Celebrating the Day with the Mecklenburg March

Cover of the Mecklenburg March
President Taft’s visit to Charlotte on May 20, 1909 not only spawned the term “Taft rain,” it also served as occasion for debut of the “Mecklenburg March.” Our colleagues at the Charlotte & Mecklenburg public library have a 2009 recording of the march online (though it doesn’t seem to working right now). No doubt many Mecklenburgers (especially those whose roots lie near the spring where the supposed signers met) echo the sentiments found in the march’s only lyrics. This copy of the sheet music is from the papers of a proud Mecklenburger and staunch believer in the Meck Dec. We’re still looking for a little more information on Janie Alexander Patterson. We know that she was a “Miss” when she wrote this composition. And that she later became Janie Alexander Patterson Wagoner.

5 thoughts on “Celebrating the Day with the Mecklenburg March”

  1. I could imagine a meticulous modern-day researcher of North Carolina history (let’s call him “John”) struggling mightily to come to terms with the deep-rooted belief of an esteemed ancestor (let’s call him “LeGette”) that there ever existed such a document as the Mecklenburg Declaration of Independence….

  2. Lew,
    Add to the plot that your character “John” lives and, more importantly, works among many non-believers and finds himself frequently ridiculed for giving any thought to the mere possibility that such a document existed.

    On another subject…more on Janie Alexander Patterson Wagoner. A search of a Daughters of the American Revolution directory, some state death records and the 1930 U.S. Census provides a few more details. She was born June 28, 1884 and claimed descent from Abraham Alexander, who was chairman of the Meck Dec meeting (if you believe such a meeting occurred). She married Charles B. Wagoner and lived in Concord. She’s listed as a teacher at a private school in the 1930 Census. Her husband is listed as the president of a bank. Janie P. Wagoner, as she called herself later in life, died on September 17, 1975.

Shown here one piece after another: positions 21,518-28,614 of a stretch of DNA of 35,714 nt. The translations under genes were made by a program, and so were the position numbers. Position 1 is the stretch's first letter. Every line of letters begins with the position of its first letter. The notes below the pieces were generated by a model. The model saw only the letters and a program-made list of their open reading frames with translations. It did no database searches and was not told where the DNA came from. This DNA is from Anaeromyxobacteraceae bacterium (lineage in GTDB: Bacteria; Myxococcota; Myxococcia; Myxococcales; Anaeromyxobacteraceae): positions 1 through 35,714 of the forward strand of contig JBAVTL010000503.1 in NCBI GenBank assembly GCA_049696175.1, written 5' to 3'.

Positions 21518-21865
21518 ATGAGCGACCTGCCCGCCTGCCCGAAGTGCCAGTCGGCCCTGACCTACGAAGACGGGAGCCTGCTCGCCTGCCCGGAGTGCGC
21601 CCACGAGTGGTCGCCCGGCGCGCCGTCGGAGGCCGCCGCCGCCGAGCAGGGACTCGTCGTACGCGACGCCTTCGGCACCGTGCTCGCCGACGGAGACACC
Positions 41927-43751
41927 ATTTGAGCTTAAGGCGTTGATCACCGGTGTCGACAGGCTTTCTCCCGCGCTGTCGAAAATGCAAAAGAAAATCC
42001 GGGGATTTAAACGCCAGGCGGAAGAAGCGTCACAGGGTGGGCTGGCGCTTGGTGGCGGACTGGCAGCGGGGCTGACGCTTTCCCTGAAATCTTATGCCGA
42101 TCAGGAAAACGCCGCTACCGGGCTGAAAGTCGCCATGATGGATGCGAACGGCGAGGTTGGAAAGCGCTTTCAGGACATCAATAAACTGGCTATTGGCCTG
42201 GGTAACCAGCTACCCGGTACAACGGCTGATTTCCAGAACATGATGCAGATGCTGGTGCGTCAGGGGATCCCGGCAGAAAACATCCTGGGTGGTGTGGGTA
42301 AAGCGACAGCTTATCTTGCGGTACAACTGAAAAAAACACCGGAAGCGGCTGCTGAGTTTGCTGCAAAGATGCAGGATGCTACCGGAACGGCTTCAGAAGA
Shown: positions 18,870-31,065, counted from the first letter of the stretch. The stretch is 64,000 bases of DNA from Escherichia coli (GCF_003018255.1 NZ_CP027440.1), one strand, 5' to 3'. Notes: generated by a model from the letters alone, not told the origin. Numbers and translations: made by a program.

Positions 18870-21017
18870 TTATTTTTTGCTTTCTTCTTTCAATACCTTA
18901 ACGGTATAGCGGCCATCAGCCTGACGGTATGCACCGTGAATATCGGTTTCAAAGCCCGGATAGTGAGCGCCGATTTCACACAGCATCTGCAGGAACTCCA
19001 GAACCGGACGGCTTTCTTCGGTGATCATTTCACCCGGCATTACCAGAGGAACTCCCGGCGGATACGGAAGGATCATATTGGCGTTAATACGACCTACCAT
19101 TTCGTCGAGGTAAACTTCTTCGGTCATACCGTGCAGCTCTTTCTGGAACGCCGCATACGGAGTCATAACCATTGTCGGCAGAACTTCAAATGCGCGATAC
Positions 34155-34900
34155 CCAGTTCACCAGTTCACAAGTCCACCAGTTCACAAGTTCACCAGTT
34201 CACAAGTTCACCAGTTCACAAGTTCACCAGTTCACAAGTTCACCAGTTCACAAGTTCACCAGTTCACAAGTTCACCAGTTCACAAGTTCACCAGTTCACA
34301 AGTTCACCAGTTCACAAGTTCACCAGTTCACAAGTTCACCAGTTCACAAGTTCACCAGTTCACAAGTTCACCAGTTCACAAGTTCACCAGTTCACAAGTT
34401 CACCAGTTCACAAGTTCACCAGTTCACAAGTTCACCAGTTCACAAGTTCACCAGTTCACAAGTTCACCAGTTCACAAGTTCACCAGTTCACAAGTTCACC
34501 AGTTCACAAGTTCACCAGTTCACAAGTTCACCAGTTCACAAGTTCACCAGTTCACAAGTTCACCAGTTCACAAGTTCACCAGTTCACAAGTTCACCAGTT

3. May I add to the conversation? I am a believer in the existence of the Meck Dec, and hope that maybe someday someone finds a copy.

    Something that one of my instructors at UNC Charlotte told me may or may not be true, but someone at Salem wrote in his journal about someone (Captain Jack?) was on the way (or on the way back) to Philadelphia with a copy of the document. I wonder has anyone looked at that angle.

    Mr. Blythe, I wish you could visit the school that was named for your relative in Huntersville, NC the principal would love to find out more about him.

  4. Coming from a supposed hornets nest of rebellion, that British-American hybrid flag seems like an unlikely creation….

  5. I’m seeing this a bit belatedly (such is the life of a Mecklenburger on May 20th that the blogs just did not get read for a few days), but will make sure the problem with the music link gets looked into. Thanks!

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